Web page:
June, 2003, the Buffalo Bayou Partnership, in conjunction with
its partners the Port of Houston, Harris County, and the Harris County
Flood Control District, commissioned a new trash skimmer vessel named the
"Mighty Tidy", specially designed to remove floating trash and
debris from the Buffalo Bayou. The
skimmer vessel, a TrashCat™ brand model from United Marine
International, will clean a 16 mile stretch of this 65 mile historic
waterway which connects downtown Houston with Galveston Bay and the Port
The Buffalo Bayou
Partnership and its partners were the impetus behind a $6.5 billion 20
year master plan to redevelop Houston's historic waterway into a
pedestrian-oriented waterfront district.
Acquiring the trash skimmer was a major initial step in the
implementation of this award-winning master plan.
"The launch of the TrashCat™ skimmer boat signifies a new beginning for Buffalo Bayou - one
that will create a unified Buffalo Bayou District where nature becomes a
part of the new urban vitality", said Anne Olson, President of
Buffalo Bayou Partnership. Added
Jim Edwards, the Chairman of the Houston Port Authority, "The Port Authority is proud to deliver an innovative solution to the problem of
visual pollution we have experienced along the Buffalo Bayou.
The Bayou is a tremendous environmental resource that must be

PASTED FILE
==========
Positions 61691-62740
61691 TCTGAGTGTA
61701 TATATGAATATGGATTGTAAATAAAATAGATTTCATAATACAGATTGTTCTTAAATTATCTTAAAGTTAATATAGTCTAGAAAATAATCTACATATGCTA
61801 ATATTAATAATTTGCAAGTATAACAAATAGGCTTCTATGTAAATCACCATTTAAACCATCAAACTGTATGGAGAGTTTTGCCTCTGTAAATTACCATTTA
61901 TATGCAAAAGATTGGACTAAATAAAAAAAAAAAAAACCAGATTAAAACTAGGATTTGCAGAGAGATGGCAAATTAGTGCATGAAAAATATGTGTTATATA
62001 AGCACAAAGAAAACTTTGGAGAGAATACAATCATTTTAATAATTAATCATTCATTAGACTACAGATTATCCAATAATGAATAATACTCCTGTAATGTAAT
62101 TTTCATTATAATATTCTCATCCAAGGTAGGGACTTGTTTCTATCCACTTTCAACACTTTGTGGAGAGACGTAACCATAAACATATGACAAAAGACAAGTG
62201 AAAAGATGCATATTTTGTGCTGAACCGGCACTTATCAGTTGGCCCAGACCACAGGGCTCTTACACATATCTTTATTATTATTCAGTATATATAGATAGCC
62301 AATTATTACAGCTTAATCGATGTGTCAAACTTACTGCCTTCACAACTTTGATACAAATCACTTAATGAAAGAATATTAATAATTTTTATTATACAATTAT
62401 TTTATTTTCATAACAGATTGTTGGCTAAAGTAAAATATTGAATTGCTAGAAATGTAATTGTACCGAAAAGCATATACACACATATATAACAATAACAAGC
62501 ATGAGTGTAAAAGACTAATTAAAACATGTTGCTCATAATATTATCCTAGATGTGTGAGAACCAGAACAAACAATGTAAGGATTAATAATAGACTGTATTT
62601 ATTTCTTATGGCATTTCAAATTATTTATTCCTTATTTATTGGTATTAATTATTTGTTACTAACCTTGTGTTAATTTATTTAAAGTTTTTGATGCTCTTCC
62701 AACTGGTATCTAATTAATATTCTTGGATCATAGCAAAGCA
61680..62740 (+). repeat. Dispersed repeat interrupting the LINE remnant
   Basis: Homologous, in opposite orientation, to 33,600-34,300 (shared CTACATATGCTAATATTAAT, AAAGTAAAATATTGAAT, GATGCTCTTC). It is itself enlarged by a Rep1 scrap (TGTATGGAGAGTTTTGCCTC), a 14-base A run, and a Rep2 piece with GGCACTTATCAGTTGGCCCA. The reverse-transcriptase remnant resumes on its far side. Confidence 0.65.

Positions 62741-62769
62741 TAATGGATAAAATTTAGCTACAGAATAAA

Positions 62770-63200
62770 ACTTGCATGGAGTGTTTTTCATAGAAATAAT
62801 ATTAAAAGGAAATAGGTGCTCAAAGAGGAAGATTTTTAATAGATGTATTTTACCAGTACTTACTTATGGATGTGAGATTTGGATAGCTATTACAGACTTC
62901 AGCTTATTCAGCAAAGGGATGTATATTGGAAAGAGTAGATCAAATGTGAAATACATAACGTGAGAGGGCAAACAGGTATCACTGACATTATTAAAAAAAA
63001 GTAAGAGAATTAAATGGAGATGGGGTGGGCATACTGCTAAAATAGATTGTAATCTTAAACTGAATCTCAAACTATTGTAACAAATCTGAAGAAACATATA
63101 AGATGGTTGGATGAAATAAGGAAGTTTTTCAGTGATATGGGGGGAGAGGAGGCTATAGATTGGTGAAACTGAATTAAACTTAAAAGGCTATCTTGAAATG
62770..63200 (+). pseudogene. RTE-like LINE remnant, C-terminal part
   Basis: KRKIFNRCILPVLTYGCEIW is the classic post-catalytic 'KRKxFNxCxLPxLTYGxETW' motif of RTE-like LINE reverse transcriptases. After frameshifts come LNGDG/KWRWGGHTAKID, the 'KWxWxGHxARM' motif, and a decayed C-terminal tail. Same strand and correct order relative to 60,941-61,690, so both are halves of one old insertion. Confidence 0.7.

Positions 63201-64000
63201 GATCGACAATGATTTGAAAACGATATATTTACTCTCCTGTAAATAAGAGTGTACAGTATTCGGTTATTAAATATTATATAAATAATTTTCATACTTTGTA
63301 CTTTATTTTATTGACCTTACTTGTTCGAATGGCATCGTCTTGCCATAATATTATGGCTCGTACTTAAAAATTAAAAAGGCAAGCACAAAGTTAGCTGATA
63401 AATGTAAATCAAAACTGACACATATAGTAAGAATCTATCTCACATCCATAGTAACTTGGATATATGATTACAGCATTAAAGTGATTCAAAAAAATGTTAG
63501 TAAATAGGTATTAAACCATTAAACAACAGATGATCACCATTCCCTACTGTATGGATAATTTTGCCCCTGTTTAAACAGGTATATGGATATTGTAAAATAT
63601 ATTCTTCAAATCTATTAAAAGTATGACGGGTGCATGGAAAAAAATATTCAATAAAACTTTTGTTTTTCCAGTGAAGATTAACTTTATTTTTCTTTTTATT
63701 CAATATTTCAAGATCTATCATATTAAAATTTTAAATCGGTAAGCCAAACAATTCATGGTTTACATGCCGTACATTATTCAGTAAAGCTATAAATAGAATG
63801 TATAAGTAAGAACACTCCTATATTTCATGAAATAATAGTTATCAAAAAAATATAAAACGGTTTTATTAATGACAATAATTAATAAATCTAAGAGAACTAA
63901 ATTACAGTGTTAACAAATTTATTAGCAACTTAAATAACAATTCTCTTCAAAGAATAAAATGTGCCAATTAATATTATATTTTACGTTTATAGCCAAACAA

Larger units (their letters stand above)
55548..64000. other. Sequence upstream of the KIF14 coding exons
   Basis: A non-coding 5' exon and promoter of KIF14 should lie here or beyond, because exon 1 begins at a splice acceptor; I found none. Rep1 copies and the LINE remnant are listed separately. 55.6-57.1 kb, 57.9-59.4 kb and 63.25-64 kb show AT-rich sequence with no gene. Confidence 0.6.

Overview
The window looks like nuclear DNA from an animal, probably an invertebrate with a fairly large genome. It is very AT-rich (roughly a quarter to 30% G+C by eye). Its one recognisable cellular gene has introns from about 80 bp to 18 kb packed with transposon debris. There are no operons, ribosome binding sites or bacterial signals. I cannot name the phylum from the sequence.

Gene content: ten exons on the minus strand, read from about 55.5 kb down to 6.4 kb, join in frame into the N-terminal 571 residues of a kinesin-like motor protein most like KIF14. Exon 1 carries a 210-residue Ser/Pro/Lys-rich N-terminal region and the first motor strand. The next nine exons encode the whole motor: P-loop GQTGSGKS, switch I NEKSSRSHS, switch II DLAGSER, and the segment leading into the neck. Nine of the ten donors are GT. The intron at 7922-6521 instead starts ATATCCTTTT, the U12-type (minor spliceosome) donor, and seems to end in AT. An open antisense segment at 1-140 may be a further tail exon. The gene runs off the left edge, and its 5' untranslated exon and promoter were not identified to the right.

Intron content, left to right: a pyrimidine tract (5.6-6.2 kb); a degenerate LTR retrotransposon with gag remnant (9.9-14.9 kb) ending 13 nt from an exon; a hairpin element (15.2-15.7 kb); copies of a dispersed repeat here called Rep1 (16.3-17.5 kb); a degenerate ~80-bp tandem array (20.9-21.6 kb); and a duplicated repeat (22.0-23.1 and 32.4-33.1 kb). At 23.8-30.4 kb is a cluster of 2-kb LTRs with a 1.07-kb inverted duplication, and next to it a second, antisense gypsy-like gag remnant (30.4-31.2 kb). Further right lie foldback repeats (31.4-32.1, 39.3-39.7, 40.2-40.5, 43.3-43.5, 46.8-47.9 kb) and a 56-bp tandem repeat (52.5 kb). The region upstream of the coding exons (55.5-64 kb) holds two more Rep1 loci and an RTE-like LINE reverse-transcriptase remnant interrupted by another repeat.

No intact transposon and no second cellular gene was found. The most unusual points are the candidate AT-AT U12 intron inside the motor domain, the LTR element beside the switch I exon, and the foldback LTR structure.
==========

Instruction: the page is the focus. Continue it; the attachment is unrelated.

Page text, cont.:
protected. The skimmer boat is a part of our continuing commitment
to good environmental stewardship."
The Buffalo Bayou
Partnership demonstrated a keen awareness of the opportunity for promoting
its master plan objectives in how it implemented the trash skimmer
project. The Partnership
sponsored a vessel naming contest amongst Houston area elementary school
children, with "Mighty Tidy", the winning entry, earning area 4th
grader Haley Hendrix a $500 savings bond.
"Mighty Tidy" beat out "Stinky Pinky" and
"Captain Clean", among others.
According to Gretchen Ferguson, Director of Public Relations for
the Partnership, "We are going to go into the schools to teach the
students about the skimmer boat and what it can do, and teach them that if you
litter in your front yard it can end up in Galveston Bay."
Further, the Partnership drew attention to the TrashCat™ and its
clean-up mission by hiring the well-known and offbeat Houston art design
firm, The Art Guys, who recommended painting the boat hot-pink
and to paste cartoon-like eyes on the vessel's bow "to give it
personality." Over 250 people attended the commissioning ceremony, and many thousands more
will watch it perform its 5 day-a-week operations.
The TrashCat™ is a
United Marine International Model #MS8-1500A, which has the capacity to
pick up and store 1500 pounds (680 kg) of floating debris and off-load via its
self-unloading conveyor to a shore-based conveyor and into dumpsters.
It can handle items varying from the hated omni-present plastic
bags. to Styrofoam cups. to telephone poles.
Aaron Tuley, Director of Planning for the Buffalo Bayou
Partnership, noted his satisfaction with the skimmer's performance,
stating "This vessel's trash-collecting capability has far exceeded
all of our working assumptions regarding the quantity of trash that can be
collected in a given amount of time. The skimmer boat will definitely help
accelerate the Master Plan's overarching vision of restoring the bayou to
an ecologically functioning system."
Photo by Joshua Trujillo, Houston Chronicle June 13,